Keith Little, Navajo Code Talker,1925- 2012

Keith Little – Navajo Oral History Project

“My weapon was my language, and that language probably saved countless lives.”

Keith Little, Navajo Code Talker,1925- 2012

 Photo by Tom Grier/Navajo Oral History Project.

Keith Little
War: World War II, 1939-1945

Branch: Marine Corps
Unit: 4th Marine Division; 6th Marine Division
Service Location: Saipan (Northern Mariana Islands); Iwo Jima; Marshall Islands; Pacific Theater
Rank: Private
Place of Birth: Tonalea, AZ

After a hardscrabble upbringing, Keith Little was determined to contribute to the war effort when he learned about the attack on Pearl Harbor. The problem was, he was only 15 years old at the time and had to wait two years to enlist.

A stranger signed for him to become a Marine, and Little signed up for the code talker program. Little witnessed some of the fiercest fighting in the Pacific Theater, while helping to maintain communications with a code that the Japanese couldn’t crack.

Keith Little was Tódách’ái’nii (Bitter Water Clan), born for Tl’ázá Láná (Many Goats Clan). His chei was Tábaahá (Water’s Edge Clan) and his nálá was Kiyaa’áanii (Towering House Clan).

Keith Little Explains the CodeKeith Little Explains the Code  –  Photo by Tom Grier/Navajo Oral History Project.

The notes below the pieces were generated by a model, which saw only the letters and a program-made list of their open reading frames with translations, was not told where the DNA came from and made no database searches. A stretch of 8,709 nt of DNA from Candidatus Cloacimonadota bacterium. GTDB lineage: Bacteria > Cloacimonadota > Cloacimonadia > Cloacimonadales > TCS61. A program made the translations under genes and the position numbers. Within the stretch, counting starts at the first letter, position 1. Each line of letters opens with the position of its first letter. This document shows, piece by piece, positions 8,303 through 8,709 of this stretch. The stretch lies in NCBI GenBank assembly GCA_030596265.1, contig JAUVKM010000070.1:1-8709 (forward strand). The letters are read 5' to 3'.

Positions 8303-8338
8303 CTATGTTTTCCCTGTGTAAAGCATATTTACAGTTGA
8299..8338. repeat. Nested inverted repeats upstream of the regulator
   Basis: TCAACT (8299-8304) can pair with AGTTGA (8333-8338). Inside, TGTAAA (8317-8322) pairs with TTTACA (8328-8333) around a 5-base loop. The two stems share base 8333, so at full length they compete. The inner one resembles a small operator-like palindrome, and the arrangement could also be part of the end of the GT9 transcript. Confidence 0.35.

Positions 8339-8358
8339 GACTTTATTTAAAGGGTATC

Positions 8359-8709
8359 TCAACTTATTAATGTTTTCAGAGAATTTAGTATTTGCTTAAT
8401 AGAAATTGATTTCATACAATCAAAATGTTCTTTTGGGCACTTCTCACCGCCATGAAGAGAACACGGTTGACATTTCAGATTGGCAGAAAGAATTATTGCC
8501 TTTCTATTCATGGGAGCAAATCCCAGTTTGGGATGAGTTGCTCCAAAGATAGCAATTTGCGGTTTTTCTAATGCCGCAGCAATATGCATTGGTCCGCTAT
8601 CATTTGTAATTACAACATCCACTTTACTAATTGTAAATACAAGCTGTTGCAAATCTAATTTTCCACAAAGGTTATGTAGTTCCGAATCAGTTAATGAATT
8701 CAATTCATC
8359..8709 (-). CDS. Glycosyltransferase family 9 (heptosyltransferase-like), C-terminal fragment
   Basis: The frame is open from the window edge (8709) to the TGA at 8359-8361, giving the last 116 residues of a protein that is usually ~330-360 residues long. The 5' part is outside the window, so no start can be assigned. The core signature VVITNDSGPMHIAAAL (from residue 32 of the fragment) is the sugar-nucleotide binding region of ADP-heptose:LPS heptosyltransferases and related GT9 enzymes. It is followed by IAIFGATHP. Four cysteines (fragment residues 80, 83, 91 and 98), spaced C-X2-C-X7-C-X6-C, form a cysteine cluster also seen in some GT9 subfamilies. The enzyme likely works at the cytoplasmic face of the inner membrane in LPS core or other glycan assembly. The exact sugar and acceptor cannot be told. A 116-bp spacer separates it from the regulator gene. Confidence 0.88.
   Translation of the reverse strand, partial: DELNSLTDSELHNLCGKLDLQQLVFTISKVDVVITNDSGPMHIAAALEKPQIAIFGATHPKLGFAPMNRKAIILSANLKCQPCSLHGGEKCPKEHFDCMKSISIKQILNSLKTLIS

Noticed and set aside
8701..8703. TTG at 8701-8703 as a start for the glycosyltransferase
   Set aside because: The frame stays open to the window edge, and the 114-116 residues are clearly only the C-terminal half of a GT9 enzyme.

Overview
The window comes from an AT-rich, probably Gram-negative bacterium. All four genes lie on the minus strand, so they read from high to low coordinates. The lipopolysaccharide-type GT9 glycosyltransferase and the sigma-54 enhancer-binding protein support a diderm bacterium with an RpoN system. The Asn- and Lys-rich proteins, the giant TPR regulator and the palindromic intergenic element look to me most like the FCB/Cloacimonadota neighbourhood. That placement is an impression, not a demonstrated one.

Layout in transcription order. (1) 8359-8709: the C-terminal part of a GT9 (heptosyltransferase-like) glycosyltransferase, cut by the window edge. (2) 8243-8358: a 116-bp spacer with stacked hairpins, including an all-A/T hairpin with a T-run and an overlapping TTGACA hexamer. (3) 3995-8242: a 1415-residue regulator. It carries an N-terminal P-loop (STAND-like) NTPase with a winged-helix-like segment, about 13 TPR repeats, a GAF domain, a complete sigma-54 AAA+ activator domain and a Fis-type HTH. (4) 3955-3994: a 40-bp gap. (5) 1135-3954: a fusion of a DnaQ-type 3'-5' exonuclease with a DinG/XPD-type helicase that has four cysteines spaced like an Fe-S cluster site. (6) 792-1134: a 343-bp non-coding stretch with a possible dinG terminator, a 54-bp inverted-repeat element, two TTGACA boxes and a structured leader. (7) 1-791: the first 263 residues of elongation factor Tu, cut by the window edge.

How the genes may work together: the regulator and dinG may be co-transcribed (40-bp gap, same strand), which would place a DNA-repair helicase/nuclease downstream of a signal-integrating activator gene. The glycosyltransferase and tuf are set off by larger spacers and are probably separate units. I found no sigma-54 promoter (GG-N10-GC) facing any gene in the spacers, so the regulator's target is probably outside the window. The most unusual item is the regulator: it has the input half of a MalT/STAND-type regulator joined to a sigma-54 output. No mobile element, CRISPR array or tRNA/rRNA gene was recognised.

Interviewer Ann Ramsey:
So what was it like when you were a child? What did you do? Did you go to school?

Keith Little:
Well they didn’t let me go to school because at that time back in the 1930s the government and the Navajo tribal police were forcing kids to go to school. And any time one of those people came around I was hidden someplace, either put over the hill or herd sheep so that they won’t see me, and I wanted to go to school. So one day I ran away and went to — caught a ride to Tuba City and went to the boarding school and tell them I wanted to go to school.

Interviewer Ann Ramsey:
Did you like going to school? What did you learn?

Keith Little:
Well I was just like any-other kid without — they were very strict about talking in your own language, Navajo, and I could not talk Navajo at school. So that kind of makes you — forces you to learn English, you know, at whatever levels you can, the fastest way you can; and I did that. I learned a few words like, “going to the wash room,” “washing up,” saying “hello” and saying “good morning” and things like that. And then writing. I learned to write. You know I wanted to write very bad so it was interesting. But for many years, well it was kind of hard for me to hold that pencil [laughs] or do any reading. I had a hard time learning to read. But the school is what I wanted, and I think the reason is that he said, “Go to school, learn to be like a white man, do things like the white man.” And I see white people wearing clean clothes, have a nice haircut and they always wear a white shirt or something like that and they were always in authority too. So I figured well, the essence of the thing was that the older peoples say that when you learn to talk and listen, work like a bilagaana, someday you going to be like that. So that’s the way I wanted to be.

Interviewer Ann Ramsey: